Mom and I just had this conversation tonight. She was talking about church camps she attended when she was a kid. “You guys never wanted to attend church camps,” she said, “it just wasn’t in your personality.” I have no idea whether my personality would have enjoyed camps or not (I never went to one), but I do know that by the time I was in middle school, I had no way of relating to any kids at church because I did not go to school or have any regular activities (other than church) with school kids. And so my life was an enriching adventure, but it was very different than the road others walked.
I wish my mother had been like Rachel. Her post made me cry because that’s what I always wanted my mom to say.
That’s all, really.
I’ve written before about going to a public high school to take the SAT when I was a high school junior. I was terrified, shaking in my boots upset stomach flight or fight terrified. It wasn’t taking the SAT that scared me, it was the other kids. See, I was only socialized with other homeschooling and as a result, public school kids literally frightened me. We’re talking real, visceral fear. This is really hard to explain if you haven’t experienced it. And that, quite simply, is why my mother responded to my fear the way she did: she laughed at me.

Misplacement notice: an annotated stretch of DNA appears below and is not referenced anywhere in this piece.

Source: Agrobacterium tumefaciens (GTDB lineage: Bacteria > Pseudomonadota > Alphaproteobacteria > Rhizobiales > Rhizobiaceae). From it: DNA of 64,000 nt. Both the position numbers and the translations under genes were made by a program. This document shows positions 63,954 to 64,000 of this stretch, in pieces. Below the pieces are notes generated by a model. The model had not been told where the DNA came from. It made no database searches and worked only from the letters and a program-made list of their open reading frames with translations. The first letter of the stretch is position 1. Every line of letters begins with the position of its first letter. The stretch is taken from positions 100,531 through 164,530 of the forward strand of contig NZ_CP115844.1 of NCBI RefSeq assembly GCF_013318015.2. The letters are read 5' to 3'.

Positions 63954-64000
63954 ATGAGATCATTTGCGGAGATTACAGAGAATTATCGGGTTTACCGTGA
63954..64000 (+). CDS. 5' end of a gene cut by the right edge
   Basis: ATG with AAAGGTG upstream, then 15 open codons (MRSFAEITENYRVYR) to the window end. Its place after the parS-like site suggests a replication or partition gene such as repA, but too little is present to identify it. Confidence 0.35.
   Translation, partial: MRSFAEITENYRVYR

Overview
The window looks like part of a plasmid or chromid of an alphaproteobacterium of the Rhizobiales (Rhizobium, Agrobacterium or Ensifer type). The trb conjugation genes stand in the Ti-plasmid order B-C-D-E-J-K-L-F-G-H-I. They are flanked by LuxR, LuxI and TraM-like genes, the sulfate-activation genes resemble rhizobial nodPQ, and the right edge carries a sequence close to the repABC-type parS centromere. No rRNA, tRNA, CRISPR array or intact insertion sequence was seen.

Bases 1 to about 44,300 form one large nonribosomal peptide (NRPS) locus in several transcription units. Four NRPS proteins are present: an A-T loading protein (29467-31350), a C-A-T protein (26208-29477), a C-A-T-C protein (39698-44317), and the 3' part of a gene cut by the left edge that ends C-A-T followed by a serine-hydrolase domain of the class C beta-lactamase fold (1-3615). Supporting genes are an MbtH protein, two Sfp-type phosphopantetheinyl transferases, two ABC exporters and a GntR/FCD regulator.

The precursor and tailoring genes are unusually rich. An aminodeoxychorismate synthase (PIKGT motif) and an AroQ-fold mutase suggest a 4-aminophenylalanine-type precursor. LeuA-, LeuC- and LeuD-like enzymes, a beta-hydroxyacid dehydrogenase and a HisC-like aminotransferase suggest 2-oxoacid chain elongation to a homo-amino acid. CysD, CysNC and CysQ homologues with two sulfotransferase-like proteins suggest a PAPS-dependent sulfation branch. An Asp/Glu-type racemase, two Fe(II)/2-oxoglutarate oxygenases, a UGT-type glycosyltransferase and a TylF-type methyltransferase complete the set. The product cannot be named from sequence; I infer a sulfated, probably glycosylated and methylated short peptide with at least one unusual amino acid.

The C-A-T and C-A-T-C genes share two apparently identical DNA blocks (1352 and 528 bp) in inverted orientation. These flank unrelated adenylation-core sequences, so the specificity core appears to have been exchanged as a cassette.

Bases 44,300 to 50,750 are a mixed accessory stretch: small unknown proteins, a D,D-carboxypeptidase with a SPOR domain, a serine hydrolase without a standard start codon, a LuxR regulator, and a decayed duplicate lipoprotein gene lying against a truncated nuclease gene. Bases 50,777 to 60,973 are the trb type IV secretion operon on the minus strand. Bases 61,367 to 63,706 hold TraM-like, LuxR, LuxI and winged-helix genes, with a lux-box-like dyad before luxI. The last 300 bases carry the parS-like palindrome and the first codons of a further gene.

My mother wasn’t trying to be mean when she made fun of my fear of public school kids, but as Lana points out above, she simply could not understand how I felt, or why. She grew up in mainstream culture, so even though she had chosen a different path she still had the ability to relate to and understand it. Because my mother was raising me very intentionally outside of the mainstream, I didn’t have any of that. And for some reason, mom wasn’t able to see that. Like Lana, I wish my mother had been like Rachel, able to say “I don’t know what it’s like” and to really understand what that meant.
Next, let me quote from the guest post that Lana most recently posted, written by a young woman named Sophelia who grew up in a secular unschooling homeschool family, and whose parents minimized, ignored, and dismissed her socialization struggles: